Tag Archives: letters

A War of Letters: Understanding WWI through letters

On Thursday 16th October Curator Emma Harper is giving a talk at the Guildhall Library entitled ‘A War of Letters’, here’s a little preview of what you can expect. 

Every aspect of the war was communicated by letter and, for many, letters were a way of maintaining some semblance of normality. Whilst accurate figures for the amounts of mail sent during the war are hard to pin point, we know that at its peak over 12 million letters a week passed through the Post Office’s temporary sorting office – the Home Depot.

Embroidered postcard. (OB1995-64)

Embroidered postcard. (OB1995-64)

 

Some survive in the BPMA’s collection and reflect the range of subjects that were written about. The weather, health and letter writing itself, or lack of it, were spoken about rather than the war itself, the effects of which were often played down as in this postcard from ‘Fred’ to his mother:

A postcard from a soldier to his mother. (OB1995.64/1)

A postcard from a soldier to his mother. (OB1995.64/1)

‘Just a few lines hoping that you are in the very best of health Dear. I hope that you are not offended with me for not writing to you before now, but I knowed the one letter would do for the two of you. I am not very sound myself but you need not worry over me.’

Receipt of a letter was a huge boost to morale both for those at home and at the Front, the maintenance of that link was of vital importance and recognised as such by the Post Office. By writing ‘On Active Service’ at the top of their correspondence soldiers could write home for free.

One of the most common ‘letters’ received from the Front was the Field Service Postcard. These postcards only allowed soldiers to give basic details to family back home as rather than writing their own sentiments they had to pick from a list, deleting those that didn’t apply. This was a form of censorship as the limited space for personal expression meant that there was less risk of divulging confidential information or of tales that may reduce morale reaching the Home Front. Despite the fact that nothing else was meant to be written on the postcard there were always exceptions and some of them did get through the censor, such as this harmless Christmas message [also 2014-0062].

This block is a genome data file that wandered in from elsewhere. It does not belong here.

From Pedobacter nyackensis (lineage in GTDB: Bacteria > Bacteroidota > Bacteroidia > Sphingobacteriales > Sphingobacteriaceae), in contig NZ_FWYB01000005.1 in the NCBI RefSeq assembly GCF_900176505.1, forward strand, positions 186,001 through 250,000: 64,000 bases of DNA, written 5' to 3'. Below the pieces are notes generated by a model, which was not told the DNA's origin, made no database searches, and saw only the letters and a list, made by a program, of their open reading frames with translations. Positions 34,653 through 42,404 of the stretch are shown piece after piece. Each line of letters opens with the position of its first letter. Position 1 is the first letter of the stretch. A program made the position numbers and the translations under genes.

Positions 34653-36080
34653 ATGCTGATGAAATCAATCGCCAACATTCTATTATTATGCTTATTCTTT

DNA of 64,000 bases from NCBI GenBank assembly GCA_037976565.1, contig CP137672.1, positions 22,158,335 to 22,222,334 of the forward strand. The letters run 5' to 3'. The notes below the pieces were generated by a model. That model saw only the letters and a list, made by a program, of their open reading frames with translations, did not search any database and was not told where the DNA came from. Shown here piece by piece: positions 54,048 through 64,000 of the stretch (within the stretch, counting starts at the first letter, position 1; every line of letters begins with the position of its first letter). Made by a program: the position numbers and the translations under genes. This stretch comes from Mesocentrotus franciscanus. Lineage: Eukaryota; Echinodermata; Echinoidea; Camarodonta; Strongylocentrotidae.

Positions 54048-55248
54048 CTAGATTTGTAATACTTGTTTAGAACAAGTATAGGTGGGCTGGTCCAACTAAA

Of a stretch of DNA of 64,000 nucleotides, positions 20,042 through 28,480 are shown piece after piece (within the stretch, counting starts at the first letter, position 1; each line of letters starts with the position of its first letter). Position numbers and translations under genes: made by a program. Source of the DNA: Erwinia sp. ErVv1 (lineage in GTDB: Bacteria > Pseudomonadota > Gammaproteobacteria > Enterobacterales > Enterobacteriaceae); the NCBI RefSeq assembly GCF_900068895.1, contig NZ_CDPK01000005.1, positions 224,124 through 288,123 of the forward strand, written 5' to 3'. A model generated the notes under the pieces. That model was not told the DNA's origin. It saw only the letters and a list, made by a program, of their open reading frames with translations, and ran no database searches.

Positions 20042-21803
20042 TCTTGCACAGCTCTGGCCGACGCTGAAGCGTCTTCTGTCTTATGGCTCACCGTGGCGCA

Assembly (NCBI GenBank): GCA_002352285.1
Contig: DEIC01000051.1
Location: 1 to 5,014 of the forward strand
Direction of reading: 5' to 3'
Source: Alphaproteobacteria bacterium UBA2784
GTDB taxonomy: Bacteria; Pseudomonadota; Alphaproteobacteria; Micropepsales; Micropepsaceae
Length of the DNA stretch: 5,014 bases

Field Service Postcard signed from George Sidebottom. 2014-0062)

Field Service Postcard signed from George Sidebottom. (2014-0062)

Many of the letters received however did not bring such happy messages and some of the most poignant of the war are those last letters ever written, a selection of which I’ll be sharing in my talk. One of the letters in BPMA’s collection informs Mrs Peel of the death of her husband, Captain Home Peel of the Post Office’s own regiment, the Post Office Rifles [OB1997.212/46]. Unusually it was written by a German soldier, E.F. Gaylor [OB1997.212/37]. He writes: Although enemy and sometimes deeply hurt by the ridiculous tone of your horrid press, I feel it as a human duty to communicate you these sad news. Capt Peel was killed in action near Longueval & died, as it seems by the wounds received, without suffering.’

Captain Home Peel. OB1997.212/46)

Captain Home Peel. (OB1997.212/46)

Letter from German solider to Home Peels wife. OB1997.212/37)

Letter from German solider to Home Peels wife. (OB1997.212/37)

The fact that Peel carried his letters round with him and that Gaylor still felt it his duty to communicate the news to Peel’s loved ones, his enemies, shows the strength of feeling and importance given to letter writing in the war. These letters now also play a vital role in deepening our understanding and remembrance of the war.

To find out more please do come along to Guildhall Library on Thursday 16th October at 6pm. You can still book your tickets online!

Newly-catalogued oddities in WW1 postal censorship

During the First World War, the GPO handled mail sent to and from prisoners of war. These included captured soldiers and civilians who had been in the wrong place at the outbreak of hostilities. Before mail reached its recipient, it would be examined by censors on both sides of the conflict.

I’ve just catalogued a set of nearly 40 GPO files from the First World War all about the censorship of mail for POWs. Many of the files deal with really specific problems. Here are two of my favourites:

BREAD DESTRUCTION OUTRAGE:

GPO transcript of a complaint from the Bedford Bread Fund (POST 56/243).

GPO transcript of a complaint from the Bedford Bread Fund (POST 56/243).

POST 56/243 (1916) concerns a series of complaints from the fabulously-named Bedford Bread Fund, a charity that sent parcels of bread to British POWs in German camps. The loaves were being sawn in half by the British censors to inspect them for concealed messages, leaving them entirely inedible by the time they arrived. The file also documents the censors’ trials of loaf-prodding by bone knitting needle. While less invasive, the needles alas broke off inside the loaves.

PENMANSHIP CRITIQUE EFFRONTERY:

The GPO's reply to a complaint about comments on censored mail (POST 56/212).

The GPO’s reply to a complaint about comments on censored mail (POST 56/212).

POST 56/212 (1915) contains complaints forwarded by a countess from her POW husband. A concern was that mail was arriving at the camp with pencilled comments from censors, asking the prisoners to persuade their families to write shorter letters, and to write more neatly. Censors, he said, had no right to express this kind of stylistic criticism. As you can see from the GPO reply (above), the comments were apparently left by the German censors who, after all, had a job to do too.